Drug War

drug-war-posterWith Drug War, Hong Kong director Johnny To (Election, Vengeance) heads to China for the first time to deliver a procedural piece about Chinese cops and drug traffickers.

A Johnny To regular, Louis Koo (Election, Triad Election) is Timmy Choi, a drug boss who after being arrested is forced to cooperate with police chief Zhang (Sun Honglei) to take down powerful crime lord Uncle Bill. What follows is an intricate game of cat and mouse – and betrayals –, which will culminate – in typical Johnny To fashion – in an extensive shootout.

Johnny To films usually follow a formatted structure, with a slow build up leading to an explosive conclusion and Drug War is no exception. The movie aims at depicting police investigation work with authenticity, although the filmmaker spices up the ensemble with a couple of spectacular action scenes which seem to contradict his plea for realism.

While Mr. To has gathered international acclaim for his solid body of work, I find some of his movies to suffer from pacing issues, often losing interest midway and having to wait patiently for a usually satisfying conclusion. The problem I have with some of his films is not that they can be slow at times – being French I actually enjoy pictures that take time to fully develop – but rather that I often get lost due to too many narrative paths and characters. And this is exactly what I experienced here, Drug War featuring way too many indiscernible characters while the line between cops and gangsters remained blurry at times and, most particularly, during the final shootout – I suspect that the director might have done this on purpose, Choi’s multiple volte-faces showcasing his merciless survival instincts but it just didn’t work for me, leaving me mostly confused.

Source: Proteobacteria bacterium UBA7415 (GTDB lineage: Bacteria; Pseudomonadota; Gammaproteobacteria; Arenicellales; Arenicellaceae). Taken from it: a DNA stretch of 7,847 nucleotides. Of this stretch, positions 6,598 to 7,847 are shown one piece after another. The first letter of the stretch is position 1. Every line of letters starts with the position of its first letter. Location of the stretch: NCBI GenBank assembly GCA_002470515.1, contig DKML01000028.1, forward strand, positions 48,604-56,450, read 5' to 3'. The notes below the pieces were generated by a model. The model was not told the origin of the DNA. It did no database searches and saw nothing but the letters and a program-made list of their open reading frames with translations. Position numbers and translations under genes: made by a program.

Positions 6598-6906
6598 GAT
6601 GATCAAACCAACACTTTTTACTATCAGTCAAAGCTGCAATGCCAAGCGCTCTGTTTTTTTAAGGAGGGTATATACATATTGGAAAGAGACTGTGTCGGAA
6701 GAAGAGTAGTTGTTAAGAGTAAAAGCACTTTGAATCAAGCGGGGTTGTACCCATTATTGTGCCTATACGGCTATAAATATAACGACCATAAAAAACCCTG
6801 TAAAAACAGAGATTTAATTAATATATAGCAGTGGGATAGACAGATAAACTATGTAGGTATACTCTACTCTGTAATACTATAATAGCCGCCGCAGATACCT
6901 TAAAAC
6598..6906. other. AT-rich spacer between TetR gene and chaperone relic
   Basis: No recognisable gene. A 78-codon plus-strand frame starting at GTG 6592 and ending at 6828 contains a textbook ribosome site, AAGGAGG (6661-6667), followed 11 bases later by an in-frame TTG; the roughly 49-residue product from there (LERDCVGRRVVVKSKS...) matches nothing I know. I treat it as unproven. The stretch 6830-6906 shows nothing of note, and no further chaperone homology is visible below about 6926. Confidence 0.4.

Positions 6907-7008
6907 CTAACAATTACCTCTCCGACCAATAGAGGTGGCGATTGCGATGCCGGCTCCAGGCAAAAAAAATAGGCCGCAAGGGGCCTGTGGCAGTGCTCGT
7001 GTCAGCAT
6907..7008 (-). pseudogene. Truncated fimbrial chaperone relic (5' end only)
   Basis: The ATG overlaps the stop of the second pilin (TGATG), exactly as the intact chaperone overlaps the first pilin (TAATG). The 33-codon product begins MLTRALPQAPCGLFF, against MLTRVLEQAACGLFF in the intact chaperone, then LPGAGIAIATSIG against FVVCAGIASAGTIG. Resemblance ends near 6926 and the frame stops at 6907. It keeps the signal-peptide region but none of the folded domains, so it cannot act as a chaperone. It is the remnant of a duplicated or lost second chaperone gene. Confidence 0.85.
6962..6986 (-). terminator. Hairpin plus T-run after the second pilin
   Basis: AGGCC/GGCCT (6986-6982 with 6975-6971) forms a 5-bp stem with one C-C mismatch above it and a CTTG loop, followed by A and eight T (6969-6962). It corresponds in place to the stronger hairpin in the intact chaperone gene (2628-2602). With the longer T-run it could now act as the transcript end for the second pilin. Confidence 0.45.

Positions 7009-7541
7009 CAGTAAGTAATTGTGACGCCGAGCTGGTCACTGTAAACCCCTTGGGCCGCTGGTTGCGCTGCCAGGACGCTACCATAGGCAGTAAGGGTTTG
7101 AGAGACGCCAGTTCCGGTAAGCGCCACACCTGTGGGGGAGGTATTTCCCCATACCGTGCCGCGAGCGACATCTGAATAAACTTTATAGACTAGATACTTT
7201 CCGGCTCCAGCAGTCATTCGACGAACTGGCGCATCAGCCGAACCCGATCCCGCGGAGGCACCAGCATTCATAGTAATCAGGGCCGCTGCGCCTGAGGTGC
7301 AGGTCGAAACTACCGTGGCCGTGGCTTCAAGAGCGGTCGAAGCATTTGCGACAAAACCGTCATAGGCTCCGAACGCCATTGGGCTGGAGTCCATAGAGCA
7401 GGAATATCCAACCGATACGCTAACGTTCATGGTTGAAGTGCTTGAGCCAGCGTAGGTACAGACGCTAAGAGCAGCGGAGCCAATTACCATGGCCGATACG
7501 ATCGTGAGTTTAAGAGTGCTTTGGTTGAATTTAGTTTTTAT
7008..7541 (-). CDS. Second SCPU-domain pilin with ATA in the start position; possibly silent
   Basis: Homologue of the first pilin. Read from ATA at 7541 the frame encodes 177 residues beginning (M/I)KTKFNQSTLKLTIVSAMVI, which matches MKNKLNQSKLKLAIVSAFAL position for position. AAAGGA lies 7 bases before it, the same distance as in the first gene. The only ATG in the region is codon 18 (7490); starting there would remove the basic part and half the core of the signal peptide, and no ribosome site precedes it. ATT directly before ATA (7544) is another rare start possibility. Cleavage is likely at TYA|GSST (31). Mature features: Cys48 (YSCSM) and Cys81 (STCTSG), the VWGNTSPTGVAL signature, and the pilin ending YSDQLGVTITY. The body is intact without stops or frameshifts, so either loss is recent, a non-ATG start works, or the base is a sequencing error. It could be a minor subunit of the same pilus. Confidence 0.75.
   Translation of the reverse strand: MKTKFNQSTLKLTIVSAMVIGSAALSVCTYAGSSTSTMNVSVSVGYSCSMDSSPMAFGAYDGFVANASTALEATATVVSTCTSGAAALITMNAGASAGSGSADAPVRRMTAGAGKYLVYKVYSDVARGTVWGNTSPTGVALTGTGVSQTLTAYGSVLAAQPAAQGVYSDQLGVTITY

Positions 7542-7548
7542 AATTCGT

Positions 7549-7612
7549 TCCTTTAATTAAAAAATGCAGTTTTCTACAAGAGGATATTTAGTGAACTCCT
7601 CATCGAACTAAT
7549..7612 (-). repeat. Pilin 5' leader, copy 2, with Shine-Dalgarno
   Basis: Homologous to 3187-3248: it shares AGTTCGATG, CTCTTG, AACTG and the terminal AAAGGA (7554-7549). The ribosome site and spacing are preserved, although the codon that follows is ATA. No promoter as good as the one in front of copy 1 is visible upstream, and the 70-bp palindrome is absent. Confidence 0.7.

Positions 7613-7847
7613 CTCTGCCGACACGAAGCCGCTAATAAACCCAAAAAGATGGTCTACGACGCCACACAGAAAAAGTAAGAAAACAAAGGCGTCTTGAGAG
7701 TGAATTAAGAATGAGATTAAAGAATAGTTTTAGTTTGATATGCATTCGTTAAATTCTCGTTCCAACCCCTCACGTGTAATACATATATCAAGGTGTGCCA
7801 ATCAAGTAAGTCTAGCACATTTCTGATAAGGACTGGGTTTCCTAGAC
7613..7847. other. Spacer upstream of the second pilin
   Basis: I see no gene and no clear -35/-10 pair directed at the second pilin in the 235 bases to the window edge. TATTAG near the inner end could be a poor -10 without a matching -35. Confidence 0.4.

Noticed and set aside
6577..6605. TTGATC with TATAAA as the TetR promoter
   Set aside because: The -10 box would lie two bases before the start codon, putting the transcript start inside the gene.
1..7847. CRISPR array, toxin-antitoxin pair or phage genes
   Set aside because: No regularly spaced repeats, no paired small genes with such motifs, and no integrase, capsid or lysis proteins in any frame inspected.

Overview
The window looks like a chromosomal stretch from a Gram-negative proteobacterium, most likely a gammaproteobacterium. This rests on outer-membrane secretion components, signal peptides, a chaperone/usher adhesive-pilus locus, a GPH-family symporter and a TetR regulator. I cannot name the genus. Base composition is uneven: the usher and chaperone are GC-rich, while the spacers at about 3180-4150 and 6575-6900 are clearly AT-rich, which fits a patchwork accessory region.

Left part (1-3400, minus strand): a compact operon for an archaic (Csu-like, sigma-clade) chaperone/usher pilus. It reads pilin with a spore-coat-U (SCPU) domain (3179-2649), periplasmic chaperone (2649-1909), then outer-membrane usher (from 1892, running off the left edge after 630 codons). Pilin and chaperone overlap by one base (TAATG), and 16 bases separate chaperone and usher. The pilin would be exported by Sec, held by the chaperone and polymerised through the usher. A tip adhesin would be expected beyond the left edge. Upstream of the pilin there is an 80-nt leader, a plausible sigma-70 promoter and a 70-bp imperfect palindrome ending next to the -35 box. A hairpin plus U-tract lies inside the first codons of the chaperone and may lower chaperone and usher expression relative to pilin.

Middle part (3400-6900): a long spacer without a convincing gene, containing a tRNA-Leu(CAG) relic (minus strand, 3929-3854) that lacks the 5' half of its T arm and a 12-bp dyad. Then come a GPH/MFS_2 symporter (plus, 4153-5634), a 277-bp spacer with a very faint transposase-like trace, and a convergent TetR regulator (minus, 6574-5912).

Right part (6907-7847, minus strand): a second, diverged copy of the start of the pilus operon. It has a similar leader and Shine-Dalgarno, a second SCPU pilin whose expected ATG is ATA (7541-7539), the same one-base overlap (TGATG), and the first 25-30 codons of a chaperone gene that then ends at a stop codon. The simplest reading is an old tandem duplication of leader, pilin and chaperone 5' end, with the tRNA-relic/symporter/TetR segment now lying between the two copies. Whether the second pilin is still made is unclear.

Another thing that bothered me is that Drug War is a pretty cynical piece, none of the characters being appealing enough to create some kind of emotional attachment. While anti-heroes can be haunting figures – think Tony Montana (Scarface), The Corleone’s (The Godfather) and TV icons such as Tony Soprano, Dexter, Nucky Thompson (Boardwalk Empire) or Walter White (Breaking Bad) – there is nothing charismatic about Mr. Koo’s character who is cold and detached. I also found his adversary Zhang to be pretty bland and, as a result, didn’t really care for anybody here, whatever side they might be on.

When it comes to action sequences, I also found Drug War to lack cohesion, with some highs and lows. Following a trend that affects lots of Hollywood movies, the car/truck chases overstayed their welcome – current directors seem to think that bigger is better, attempting to surpass old classics such as Bullit and French Connection without meeting expectations. On the contrary, Mr. To proved once again that he is a master when it comes to choreography sophisticated shootouts. Rather than going for a poetic, aesthetic approach, he delivers here a pretty long and brutal sequence where cops and criminals exterminate each other relentlessly in a disorderly and ruthless manner; this bloody epic conclusion alone makes it worth watching the otherwise flawed Drug War.

Director: Johnnie To – Actors: Sun Honglei, Louis Koo – Running Time: 1:47 – Year: 2012 – Country: China

(Click the link below to Watch the trailer)

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Fred Thom

Fred Thom

Editor-in-Chief/Founder/Film Critic at Plume Noire
The founder and editor-in-chief of Plume Noire, Fred Thom covers film festivals and writes movie reviews. He was born in Marseilles, France and is now living in Los Angeles, California.
Fred Thom

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